Yes.
Post by Peter Young
as a "car"?
Because it was a machine, and according to wordreference, "macchina" is
an informal term for a car? (It sort of suggests "ride" as a translation.)
Macchina is Italian for "car", I think.

Italy and Ethiopia have history in common.
J. J. Lodder
2018-07-30 11:58:02 UTC
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Post by JNugent
Post by Jerry Friedman
Post by Peter Young
Post by Kerr-Mudd,John
On Sat, 28 Jul 2018 17:07:45 GMT, Athel Cornish-Bowden
Post by Athel Cornish-Bowden
Post by Don P
Post by Peter Young
. . .
Post by Tony Cooper
An American would say "It cost three dollars and fifty cents" or
"It
Post by Athel Cornish-Bowden
Post by Don P
Post by Peter Young
Post by Tony Cooper
cost three fifty". Never just "three dollars fifty".=
As quite normal in BrE. We say things differently Over Here.
. . . "Three fifty" sounds more likely to me.
Nearly but not quite (for British usage.) When shillings and pence
were current, their names did not need to be specified. Something
might cost
"three and six" meaning 3s. 6d. or "seventeen and fourpence" (pointing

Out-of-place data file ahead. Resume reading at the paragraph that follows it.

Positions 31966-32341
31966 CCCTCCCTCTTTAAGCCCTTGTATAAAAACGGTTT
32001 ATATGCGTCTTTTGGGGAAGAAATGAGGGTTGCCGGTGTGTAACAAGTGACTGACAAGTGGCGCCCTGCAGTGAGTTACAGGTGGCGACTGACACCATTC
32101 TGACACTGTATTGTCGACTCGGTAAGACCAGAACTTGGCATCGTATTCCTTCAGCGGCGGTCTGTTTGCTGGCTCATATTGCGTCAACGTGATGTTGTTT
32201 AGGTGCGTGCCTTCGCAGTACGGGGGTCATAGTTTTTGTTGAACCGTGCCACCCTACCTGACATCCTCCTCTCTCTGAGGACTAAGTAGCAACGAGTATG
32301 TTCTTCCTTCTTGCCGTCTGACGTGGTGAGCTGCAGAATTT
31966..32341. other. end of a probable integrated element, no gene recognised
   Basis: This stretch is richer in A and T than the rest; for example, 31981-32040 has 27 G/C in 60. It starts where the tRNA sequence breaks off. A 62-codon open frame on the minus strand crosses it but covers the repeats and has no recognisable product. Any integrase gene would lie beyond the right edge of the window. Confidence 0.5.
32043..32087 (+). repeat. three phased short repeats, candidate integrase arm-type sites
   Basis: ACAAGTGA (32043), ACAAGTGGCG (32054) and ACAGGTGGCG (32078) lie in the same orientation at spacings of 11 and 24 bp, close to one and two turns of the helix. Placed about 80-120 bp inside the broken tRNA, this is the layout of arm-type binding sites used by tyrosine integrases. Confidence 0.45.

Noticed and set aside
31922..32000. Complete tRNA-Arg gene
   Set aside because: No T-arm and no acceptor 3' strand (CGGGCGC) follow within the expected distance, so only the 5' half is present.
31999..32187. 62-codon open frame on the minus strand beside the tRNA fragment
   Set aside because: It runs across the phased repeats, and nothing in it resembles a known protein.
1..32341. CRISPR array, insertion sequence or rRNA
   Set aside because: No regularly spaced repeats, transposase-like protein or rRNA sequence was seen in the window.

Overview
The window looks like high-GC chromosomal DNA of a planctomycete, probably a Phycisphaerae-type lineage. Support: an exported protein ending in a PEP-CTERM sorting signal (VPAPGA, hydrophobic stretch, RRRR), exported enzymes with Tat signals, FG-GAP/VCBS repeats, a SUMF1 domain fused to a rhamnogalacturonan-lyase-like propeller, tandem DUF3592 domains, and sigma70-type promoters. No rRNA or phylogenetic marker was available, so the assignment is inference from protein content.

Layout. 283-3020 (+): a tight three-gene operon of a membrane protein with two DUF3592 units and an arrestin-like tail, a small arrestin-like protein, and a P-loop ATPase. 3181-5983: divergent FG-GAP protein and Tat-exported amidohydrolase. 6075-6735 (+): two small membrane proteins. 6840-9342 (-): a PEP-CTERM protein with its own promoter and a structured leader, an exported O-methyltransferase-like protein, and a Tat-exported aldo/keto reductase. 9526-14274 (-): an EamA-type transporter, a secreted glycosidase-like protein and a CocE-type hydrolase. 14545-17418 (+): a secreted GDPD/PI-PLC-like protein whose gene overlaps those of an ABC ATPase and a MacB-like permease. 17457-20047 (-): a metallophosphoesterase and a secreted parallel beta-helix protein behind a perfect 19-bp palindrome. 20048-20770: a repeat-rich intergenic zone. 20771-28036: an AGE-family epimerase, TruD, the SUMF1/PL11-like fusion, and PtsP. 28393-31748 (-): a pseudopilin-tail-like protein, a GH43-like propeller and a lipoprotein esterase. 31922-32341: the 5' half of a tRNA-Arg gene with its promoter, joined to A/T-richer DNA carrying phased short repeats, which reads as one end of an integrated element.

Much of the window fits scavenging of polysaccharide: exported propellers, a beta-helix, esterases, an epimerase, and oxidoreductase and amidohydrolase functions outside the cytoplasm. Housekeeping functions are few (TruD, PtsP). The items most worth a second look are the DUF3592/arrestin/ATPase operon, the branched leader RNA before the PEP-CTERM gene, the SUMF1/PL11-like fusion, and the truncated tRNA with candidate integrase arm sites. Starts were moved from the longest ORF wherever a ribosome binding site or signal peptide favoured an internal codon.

out the curiosity that some numbers seemed need "pence" much more
often
Post by Athel Cornish-Bowden
Post by Don P
than others.) "Three and sixpence" was equally colloquial and current
but nevertheless used less often than "three and six." (Or am I
betraying my home county origins?)
I never lived in the home counties, but I think the same applied in
Devon, around Manchester and, in the short time I lived in Birmingham
before decimalization, there too.
Gis a tanner gunv'r and oil look arfter yer orses.
That idea was thriving in my Ethiopian days in the 1960s. If you parked
your car in central Addis Ababa, a child would come and say "Makina
sabanya?" which translates as "look after your car?". If you didn't give
him money, at best your tyres would be let down by the time you came back.
ObAUE: Why did my Italian butcher in Addis Ababa refer to his mincer (AmE
meat grinder?)
Yes.
Post by Peter Young
as a "car"?
Because it was a machine, and according to wordreference, "macchina" is